We thought we’d hold events, we’d hold evenings, and we were finding that we did not have the same amount of parents coming in. So we thought let’s just think about it differently. Let’s not ask them come in, let’s go out. Or invite them to come in not for disciplinary things, or not to sort of consult the dean or whatever, but to celebrate some of their successes and to just to have a meal. And so we held a dinner for ah your Pasifika leaders in our community, because we felt that a lot of them had a lot of influence in the community. They don’t want to come to our school, who cares about our school? So let’s invite them to come to a dinner. We’ll celebrate and let the kids present to them their own stats, what they’ve found with their own learning.

And so that had the effect of students presenting to the community, showing them their learning, and their success and their ambitions. And so we found that had a really good result in that the kids empowered the students to own their learning. We felt that at parent-teacher interviews it was good to establish that relationship because now we can talk real with the parents.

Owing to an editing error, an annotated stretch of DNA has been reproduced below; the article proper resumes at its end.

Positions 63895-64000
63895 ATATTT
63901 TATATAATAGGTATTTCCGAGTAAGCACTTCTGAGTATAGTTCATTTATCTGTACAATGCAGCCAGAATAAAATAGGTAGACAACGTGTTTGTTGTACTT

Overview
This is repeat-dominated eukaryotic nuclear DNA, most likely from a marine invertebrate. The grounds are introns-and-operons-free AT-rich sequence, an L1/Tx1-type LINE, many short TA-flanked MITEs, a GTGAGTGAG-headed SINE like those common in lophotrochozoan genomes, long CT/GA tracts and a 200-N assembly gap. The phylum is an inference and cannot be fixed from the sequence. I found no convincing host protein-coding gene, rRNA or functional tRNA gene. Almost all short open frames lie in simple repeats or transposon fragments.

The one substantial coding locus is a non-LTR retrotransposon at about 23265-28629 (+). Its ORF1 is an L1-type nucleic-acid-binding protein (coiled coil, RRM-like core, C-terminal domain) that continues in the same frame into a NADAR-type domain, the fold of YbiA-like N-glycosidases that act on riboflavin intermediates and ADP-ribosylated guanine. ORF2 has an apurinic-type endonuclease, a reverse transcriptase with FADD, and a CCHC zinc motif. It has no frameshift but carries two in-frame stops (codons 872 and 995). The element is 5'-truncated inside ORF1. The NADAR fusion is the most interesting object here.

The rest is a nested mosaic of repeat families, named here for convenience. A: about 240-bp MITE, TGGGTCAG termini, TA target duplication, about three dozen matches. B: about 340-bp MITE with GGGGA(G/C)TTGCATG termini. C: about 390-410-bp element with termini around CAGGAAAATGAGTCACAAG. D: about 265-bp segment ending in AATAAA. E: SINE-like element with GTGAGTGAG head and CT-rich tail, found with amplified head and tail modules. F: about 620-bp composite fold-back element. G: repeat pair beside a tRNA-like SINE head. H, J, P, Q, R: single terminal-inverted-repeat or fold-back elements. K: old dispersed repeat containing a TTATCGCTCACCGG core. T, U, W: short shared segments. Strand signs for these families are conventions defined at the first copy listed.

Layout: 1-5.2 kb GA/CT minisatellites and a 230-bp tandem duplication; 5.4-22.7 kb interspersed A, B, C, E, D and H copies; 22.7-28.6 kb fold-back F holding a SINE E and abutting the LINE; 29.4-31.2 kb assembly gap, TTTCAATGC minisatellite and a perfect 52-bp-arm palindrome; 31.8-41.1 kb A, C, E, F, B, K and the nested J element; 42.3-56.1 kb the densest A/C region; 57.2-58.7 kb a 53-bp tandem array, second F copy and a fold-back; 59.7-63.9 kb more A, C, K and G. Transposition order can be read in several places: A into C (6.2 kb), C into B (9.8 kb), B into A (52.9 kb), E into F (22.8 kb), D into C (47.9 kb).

Each student is unique

David Faavae explains that with in the changing Tongan culture that Tongan boys can be very different, each requiring a different approach when working with them as teachers.

 

Transcript

My name’s David Faavae. I’m currently a PhD student at the University of Auckland. My research on Tongan boys involved from my own experiences as a Tongan student as well as the experiences as a Tongan teacher in the secondary school classroom. I was a secondary teacher for eight years, in a south Auckland secondary school and I used my experiences, I explored them in the master studies through the use of auto-ethnography, ethnography as a method.